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Camacho, the players or the board: who is to blame for another failed Chinese World Cup Campaign?

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Chinese fans are used to disappointment, but things were looking up in 2011 thanks to some good performances from the national team and a lucky draw that gave China one of the easier qualifying groups in third round World Cup qualifying through the Asian Football Confederation.

The appointment of former Spain and Real Madrid coach Jose Antonio Camacho was supposed to be the missing piece that carried China to Brazil. However, after Friday night’s 1-0 loss to Iraq, Chinese dreams of samba and beaches now appear to be an impossibility and lingering questions about the nation’s football are being raised again.

While the Chinese Football Association (CFA) tried to sell fans on the idea that Camacho was the right man for the job, there was scepticism. It was obvious that he wasn’t their first choice, and the fans, who were promised a first-class international manager, were underwhelmed with the appointment. There were also the typical CFA slip-ups from the start when there was difficulty in securing a visa or finding a competent translator for the new coach.

Some questioned whether a switch was even necessary; the policy of Gao Hongbo, the former national team star, of nurturing China’s young talent had the national side moving in the right direction. Most of all, there were concerns about the timing of the CFA’s decision to switch bosses. Camacho, having no previous experience in Asia, took over a month before China’s first qualifying match and would have no friendlies and only a brief training camp before that game to prepare his side.

In that first match against Singapore, China earned an unimpressive 2-1 victory, then followed it up with two tough losses – 2-1 away to Jordan and 1-0 at home against Iraq. They had played well in all the games, sometimes even outplaying the opposition, but were unable to finish, wasting far too many chances. The side also struggled with multiple defensive mishaps from veteran players who should have done better.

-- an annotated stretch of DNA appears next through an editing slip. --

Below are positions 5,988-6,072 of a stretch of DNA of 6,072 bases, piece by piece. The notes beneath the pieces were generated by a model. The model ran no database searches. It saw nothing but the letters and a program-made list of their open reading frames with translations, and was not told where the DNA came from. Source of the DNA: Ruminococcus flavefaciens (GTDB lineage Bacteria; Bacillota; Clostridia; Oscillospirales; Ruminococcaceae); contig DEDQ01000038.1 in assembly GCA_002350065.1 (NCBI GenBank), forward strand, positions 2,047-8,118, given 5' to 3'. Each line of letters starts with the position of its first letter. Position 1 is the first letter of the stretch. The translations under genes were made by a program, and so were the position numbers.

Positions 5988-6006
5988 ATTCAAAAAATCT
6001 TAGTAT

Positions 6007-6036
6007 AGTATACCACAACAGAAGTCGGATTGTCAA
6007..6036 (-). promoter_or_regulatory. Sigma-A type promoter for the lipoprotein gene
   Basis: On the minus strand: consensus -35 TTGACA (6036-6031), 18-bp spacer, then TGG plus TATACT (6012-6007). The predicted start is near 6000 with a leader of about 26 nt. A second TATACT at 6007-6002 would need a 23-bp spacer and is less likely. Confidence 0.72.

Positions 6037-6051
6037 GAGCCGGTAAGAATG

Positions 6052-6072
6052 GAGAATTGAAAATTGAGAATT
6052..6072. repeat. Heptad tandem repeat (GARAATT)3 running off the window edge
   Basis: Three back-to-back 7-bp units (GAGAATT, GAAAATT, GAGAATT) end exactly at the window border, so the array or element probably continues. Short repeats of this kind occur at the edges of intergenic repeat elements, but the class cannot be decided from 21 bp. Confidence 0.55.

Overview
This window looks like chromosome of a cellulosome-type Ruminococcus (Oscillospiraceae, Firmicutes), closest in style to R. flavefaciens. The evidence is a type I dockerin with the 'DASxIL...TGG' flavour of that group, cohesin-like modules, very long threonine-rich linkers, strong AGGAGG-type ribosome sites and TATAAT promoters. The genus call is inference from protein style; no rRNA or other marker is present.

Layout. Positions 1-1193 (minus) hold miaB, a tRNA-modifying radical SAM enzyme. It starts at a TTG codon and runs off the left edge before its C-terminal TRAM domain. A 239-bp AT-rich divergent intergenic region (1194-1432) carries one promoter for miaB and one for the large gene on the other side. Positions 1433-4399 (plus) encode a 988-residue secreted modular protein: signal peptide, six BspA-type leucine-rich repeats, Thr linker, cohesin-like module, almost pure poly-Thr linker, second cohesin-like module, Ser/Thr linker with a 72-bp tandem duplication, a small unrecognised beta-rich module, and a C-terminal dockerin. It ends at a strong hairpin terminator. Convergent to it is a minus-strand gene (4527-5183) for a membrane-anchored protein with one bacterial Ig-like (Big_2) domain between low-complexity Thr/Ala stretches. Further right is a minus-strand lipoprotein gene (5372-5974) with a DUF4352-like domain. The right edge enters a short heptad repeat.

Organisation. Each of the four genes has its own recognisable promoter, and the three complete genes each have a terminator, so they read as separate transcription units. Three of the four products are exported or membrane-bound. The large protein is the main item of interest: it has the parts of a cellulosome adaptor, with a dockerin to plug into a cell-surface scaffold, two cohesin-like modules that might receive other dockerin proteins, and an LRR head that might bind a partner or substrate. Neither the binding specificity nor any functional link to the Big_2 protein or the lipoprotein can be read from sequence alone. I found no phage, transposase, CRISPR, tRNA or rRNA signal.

All that would have been forgiven if they had somehow found a way to win the virtually do-or-die match against Iraq last Friday night, but it wasn’t to be. Once again, they performed well but were plagued by both an inability to score and poor defending. When Iraq scored a late winner, fans fell into a funk. The country’s hopes of making it to Brazil were dashed; it was unexpected and yet unsurprising.

Even after the string of losses, Camacho appears to remain in a comfortable position, with fans’ anger targeted at the players who failed to perform. Many are also placing the blame squarely on CFA head Wei Di and his organisation, as it was their decision to change coach at such a late date, and they are arguably guilty of hiring a sub-par one when they did.

The CFA signed Camacho on a contract which runs until 2014, another fact that raised the rancour of fans, and so it’s unlikely Wei and the CFA bigwigs will fire him. There is the potential for Camacho to resign of his own accord instead of remaining in China to coach the team in friendlies for the next two years.

If Camacho does decide to stay, it will be a test of the Spaniard’s abilities. He was seen to be thwarting the side’s progress when he did away with Gao’s youth policy, instead bringing in a number of veterans whose time had passed. Perhaps due to a European bias, he relied on talent that had spent time overseas instead of homegrown players.

Camacho failed at his main task of taking China to the 2014 World Cup, but in his failure, he’s been given an opportunity. The task at hand is to start developing the nation’s 25-and-under talent pool, giving a chance to a future generation of players and nurturing their talents over the next two years. The Spaniard still has time to right his reputation and leave as a hero, but it’s going to be an uphill battle.

Brandon Chemers aka B. Cheng aka A Modern Lei Feng – is a name which may be familiar to many in the Chinese blogosphere. He currently serves as Editor-in-Chief for Wild East Football and is one of the lonely souls writing about Chinese football in English for the last 10 years. Chemers' credentials are second to none – his former blog focused not only on the fortunes of his beloved Beijing Guoan FC, but a multitude of other aspects of Beijing life. He’s deservedly built a reputation in the Chinese blogosphere as an insightful observer of not only Chinese football, but also the wider picture of life in modern China and its many layers. For WEF, beyond writing about Guoan, he often focuses on fan culture and the business of Chinese football.

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